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Of course, sometimes it’s not that easy. Or, reasonably, you’re not trying to do all that work – you’re just trying to play some Magic with your crew. You might not even want that insight to begin with! Sometimes, the joy of cubes is that you get to go in blind, see new cards, get scrappy and pull something together despite your unfamiliarity with what’s going on.

Either way, you’ve done all the research you want to do. You’re ready to sit down and open some crazy, crazy packs. I can’t tell you what to pick. Every cube is different, even every draft! But I’ve got some general tips to help.

Rules of Thumb

Make sure you can play your spells

Ok, this is the big one. If you don’t take anything else from this article, make sure you take enablers for your strategy – mana fixing. Just because you get to build with powerful cards in a well-tuned environment doesn’t mean you’ll get to play them! Lands are important. Don’t let your cards rot in your hand just because you don’t have the right colors to cast them. By the same token, don’t get too greedy. If you’re on track for a sweet red-black aggro deck, that sweet double-blue card in your third pack is probably a trap. This is even more important when your deck is aggressive, because you have less time to wait around for the top of your deck to cooperate. (Watch out for lands that enter tapped!)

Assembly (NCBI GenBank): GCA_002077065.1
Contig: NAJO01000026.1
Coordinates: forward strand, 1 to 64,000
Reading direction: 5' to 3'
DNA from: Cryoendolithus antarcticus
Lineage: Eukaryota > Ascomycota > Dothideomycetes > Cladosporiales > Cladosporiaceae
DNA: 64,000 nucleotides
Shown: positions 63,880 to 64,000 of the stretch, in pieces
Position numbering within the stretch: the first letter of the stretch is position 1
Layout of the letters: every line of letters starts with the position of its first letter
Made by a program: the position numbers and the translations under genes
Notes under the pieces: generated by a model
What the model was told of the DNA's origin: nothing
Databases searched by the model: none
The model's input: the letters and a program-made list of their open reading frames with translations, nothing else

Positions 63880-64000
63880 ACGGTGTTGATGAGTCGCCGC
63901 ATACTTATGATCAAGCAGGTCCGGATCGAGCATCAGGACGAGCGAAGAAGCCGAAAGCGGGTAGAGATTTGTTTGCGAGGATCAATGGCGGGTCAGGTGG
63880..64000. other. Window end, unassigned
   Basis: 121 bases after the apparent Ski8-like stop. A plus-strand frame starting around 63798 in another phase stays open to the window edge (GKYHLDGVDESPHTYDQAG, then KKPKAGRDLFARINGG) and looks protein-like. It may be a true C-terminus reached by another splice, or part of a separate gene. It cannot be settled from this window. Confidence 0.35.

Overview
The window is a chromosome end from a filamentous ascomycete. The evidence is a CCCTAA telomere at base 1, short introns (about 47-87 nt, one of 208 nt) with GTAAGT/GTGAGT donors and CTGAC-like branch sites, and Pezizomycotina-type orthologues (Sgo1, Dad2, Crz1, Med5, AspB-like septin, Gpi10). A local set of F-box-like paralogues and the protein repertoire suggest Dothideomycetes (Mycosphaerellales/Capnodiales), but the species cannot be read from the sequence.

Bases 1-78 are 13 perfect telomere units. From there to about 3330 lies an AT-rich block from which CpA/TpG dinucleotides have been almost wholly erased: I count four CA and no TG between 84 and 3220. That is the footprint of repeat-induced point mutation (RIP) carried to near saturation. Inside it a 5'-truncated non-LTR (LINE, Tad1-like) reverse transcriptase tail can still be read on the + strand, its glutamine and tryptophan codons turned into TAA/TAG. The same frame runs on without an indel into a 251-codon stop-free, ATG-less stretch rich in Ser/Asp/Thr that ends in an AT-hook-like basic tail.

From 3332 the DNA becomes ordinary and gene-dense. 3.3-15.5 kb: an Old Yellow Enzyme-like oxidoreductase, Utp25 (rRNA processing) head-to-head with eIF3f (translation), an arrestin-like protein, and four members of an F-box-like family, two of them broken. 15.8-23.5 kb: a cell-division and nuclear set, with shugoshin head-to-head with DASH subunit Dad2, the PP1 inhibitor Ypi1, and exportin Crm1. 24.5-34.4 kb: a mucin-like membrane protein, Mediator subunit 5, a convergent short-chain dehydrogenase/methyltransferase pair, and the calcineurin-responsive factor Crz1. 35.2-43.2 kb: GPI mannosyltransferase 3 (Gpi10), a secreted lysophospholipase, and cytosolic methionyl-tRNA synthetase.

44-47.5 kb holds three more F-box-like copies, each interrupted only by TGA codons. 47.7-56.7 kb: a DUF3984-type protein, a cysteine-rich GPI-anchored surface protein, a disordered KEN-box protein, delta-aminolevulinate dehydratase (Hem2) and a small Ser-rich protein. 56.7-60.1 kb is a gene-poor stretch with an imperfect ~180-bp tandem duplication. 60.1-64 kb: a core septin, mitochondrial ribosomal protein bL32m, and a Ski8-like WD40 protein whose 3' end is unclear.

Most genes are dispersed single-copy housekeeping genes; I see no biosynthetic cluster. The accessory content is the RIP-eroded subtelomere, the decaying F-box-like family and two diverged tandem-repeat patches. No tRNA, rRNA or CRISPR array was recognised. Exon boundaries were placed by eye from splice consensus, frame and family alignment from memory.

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Another perspective: lands let you play more of the cards you draft. They don’t take up a slot of a normal card, and they let you splash fun cards, too. Mana fixing is like air – it lets you do all sorts of wonderful things when it’s around, but you only really notice it's not there. Plus, when a land does something extra, that's like an extra spell you get to play!